What Was the Art Nouveau Period?
The Art Nouveau period, from about 1895 until about 1915, was an era when artists created a new style most famously reflected in jewelry, furnishings, interior design, and architecture. Many ordinary objects used in daily life, such as cutlery and dinnerware, were created in the Art Nouveau style during this period, as artists of the school wished to combine artistic sensibilities with usefulness. Works of the Art Nouveau period typically bear certain characteristics, such as long, flowing lines, an emphasis on objects from the natural world, and obsession with the feminine figure. Color schemes were often very understated, and focused on dull shades of green, brown, and yellow coupled with shades of purple, lavender, and blue.
The school of art known as Art Nouveau was most popular in England, Germany and France, with countries each creating their own styles of Art Nouveau. French works of Art Nouveau are generally known for their use of lines to create figures, especially plants and feminine figures. Female figures, especially with long flowing hair, were a popular embellishment on Art Nouveau pieces. British Art Nouveau pieces took their influence from the country's pre-Roman heritage, with an emphasis on clean lines used to form Celtic-inspired patterns.
Many works from the Art Nouveau period emphasize themes of nature and the natural world. Art historians believe that advances in botany throughout the 19th century encouraged the creation of artistically-inspired housewares, jewelry, furnishing, and architectural flourishes that paid homage to the natural world. Many pieces from the Art Nouveau period therefore incorporate flowers, snakes, and insects into their flowing, rococo-inspired designs. Orchids, poppies, and irises were often included in Art Nouveau designs, as were dragonflies, birds, and butterflies.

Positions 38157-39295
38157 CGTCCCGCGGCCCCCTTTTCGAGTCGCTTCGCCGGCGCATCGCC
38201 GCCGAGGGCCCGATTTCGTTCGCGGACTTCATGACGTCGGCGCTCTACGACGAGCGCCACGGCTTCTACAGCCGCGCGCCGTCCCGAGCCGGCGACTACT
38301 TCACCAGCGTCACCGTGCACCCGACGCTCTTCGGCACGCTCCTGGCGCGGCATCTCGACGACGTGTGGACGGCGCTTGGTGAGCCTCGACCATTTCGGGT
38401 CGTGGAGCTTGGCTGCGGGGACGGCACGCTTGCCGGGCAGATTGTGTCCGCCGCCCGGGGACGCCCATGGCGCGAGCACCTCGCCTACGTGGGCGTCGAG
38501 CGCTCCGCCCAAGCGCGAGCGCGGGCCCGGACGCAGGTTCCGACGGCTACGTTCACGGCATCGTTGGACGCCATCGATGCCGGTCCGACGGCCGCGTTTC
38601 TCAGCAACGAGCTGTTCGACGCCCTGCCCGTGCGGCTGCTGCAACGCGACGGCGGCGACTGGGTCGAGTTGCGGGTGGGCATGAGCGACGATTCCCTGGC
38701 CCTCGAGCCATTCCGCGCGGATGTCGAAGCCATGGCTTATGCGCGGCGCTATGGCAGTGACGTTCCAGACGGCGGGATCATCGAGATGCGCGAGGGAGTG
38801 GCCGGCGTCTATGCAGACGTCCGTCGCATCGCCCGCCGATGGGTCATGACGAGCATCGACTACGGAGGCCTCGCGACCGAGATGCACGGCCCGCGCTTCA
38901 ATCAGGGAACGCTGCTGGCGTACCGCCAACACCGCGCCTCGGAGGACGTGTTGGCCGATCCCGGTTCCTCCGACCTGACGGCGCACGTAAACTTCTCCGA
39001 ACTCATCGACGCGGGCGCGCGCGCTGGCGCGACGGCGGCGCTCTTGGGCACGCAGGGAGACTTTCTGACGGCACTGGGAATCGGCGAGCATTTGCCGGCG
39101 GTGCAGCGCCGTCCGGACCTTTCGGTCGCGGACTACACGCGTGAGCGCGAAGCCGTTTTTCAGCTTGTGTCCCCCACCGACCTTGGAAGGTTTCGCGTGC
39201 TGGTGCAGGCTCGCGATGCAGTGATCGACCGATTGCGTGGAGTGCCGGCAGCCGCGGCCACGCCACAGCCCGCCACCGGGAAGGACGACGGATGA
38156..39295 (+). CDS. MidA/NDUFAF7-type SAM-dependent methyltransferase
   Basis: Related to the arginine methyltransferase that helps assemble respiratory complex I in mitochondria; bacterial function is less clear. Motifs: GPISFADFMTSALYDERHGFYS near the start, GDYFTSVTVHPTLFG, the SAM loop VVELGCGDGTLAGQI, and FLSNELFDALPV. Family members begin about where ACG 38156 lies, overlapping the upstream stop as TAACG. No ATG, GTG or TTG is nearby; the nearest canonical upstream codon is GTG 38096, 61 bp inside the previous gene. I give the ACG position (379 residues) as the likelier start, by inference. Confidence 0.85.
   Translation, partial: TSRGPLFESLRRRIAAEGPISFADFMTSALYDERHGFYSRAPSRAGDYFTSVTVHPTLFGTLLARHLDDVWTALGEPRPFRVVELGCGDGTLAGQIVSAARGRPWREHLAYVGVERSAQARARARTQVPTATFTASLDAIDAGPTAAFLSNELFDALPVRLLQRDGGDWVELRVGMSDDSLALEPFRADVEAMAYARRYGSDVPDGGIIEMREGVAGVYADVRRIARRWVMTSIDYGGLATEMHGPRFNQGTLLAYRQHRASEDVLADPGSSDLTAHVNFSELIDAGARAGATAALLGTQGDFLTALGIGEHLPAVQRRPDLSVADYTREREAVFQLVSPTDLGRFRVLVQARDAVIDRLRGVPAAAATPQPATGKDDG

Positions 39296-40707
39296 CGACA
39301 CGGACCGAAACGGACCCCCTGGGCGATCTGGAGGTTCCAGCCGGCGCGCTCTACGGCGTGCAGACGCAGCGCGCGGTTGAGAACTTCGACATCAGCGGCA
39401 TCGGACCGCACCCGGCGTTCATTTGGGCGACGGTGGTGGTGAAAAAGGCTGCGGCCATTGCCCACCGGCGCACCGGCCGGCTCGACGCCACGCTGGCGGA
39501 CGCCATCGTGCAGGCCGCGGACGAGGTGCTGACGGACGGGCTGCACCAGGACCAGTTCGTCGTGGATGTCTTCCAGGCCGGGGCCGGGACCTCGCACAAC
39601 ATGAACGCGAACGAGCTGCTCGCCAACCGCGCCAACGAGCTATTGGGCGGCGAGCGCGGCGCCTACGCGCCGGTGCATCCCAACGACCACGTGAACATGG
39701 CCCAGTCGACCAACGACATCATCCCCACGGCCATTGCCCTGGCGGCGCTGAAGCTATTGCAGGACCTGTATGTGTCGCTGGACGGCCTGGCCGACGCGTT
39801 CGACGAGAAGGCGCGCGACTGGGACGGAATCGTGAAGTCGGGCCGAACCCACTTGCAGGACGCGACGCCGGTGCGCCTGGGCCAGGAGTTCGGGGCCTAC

Craftsmen working during the Art Nouveau period rebelled against the strictly utilitarian, mass-produced, and unimaginative nature of many of the consumer goods on offer during the later part of the 19th century. Mass production of consumer goods was in its infancy at this time, and many craftsmen of the Art Nouveau school believed these early mass-produced goods lacked aesthetic beauty. Works of the Art Nouveau period were instead influenced by the rococo artworks of the previous century. Many believe that Japanese artistic influences can be seen in Art Nouveau pieces, since works of Japanese art were quite popular in Europe during the early 19th century.
@MrsPramm - I always think it's a bit short sighted to call a period "modern" or "new" because if it's going to be any good, it's probably going to be around for a while and the term eventually becomes silly. This is why we end up with names like post-post-modern. I think they should come up with something elegant and relevant to the period. It doesn't have to encompass every single part of it, but something about nature or flowers or curves would be far more suitable for Art Nouveau than a title that simply translates to "New Art".
@browncoat - I hope you managed to get to the Mucha Museum in Prague. He was responsible for much of the popularity of the movement and designed many of the buildings you were admiring. I don't think he liked the name "Art Nouveau" though, if I remember correctly.
I've always been very fond of the Art Nouveau style in art and jewelry, but I didn't realize how beautiful it could be in architecture until I went to visit Prague a few years ago with my sister.
There are several stunning examples of buildings built and furnished in this style and they are absolutely breathtaking, even for modern eyes. I wish it was still the current style, or that the period had lasted longer so that we had more examples of this kind of thing.
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